We’re truly grateful to the 320+ local businesses that trusted us to help secure Paycheck Protection Program (PPP) funds for their businesses. As you receive these funds to help with payroll costs or other business expenses, we want to provide you with the most up-to-date information about the forgiveness process. PPP loan forgiveness is not automatic, and you will need to submit a request to Northern Credit Union.

To date, the Small  Business Association (SBA) and Treasury have identified the following criteria for Paycheck Protection loan forgiveness:

  • Payroll costs, including benefits, as defined by the SBA.  If you can’t maintain current employment levels, salaries and full-time employment levels must be restored by June 30, 2020.
  • Interest on mortgage obligations incurred before February 15, 2020.
  • Rent under lease agreements in force before February 15, 2020.
  • Utilities for which service began before February 15, 2020.
  • Note: No more than 40% of the loan forgiveness amount can come from non-payroll costs.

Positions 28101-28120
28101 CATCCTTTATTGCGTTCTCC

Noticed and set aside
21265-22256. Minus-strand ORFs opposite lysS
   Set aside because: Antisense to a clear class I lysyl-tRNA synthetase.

Loan forgiveness will be reduced if you:

  • Decrease your full-time employee headcount. You have until December 31, 2020, to restore your full-time headcount for any changes made between February 15, 2020, and April 26, 2020.​
  • Decrease salaries and wages by more than 25% for any employee who made less than $100,000 annualized in 2019. You have until December 31, 2020, to restore employee salaries or wages that were reduced by more than 25%.

After the forgiveness period for your PPP loan ends, your loan’s principal amount will be calculated as the original loan amount less any expenses that qualified for forgiveness.

The SBA and Treasury continue to issue new information about the Paycheck Protection loan forgiveness process.  As additional guidance becomes available, we’ll update the information here.  If you have questions please contact us and we’ll assist you the best we can.

To help understand your obligations, we’ve compiled a list of Frequently Asked Questions including information about repayment if you’re ineligible for loan forgiveness.

The SBA has also made some additional FAQs available.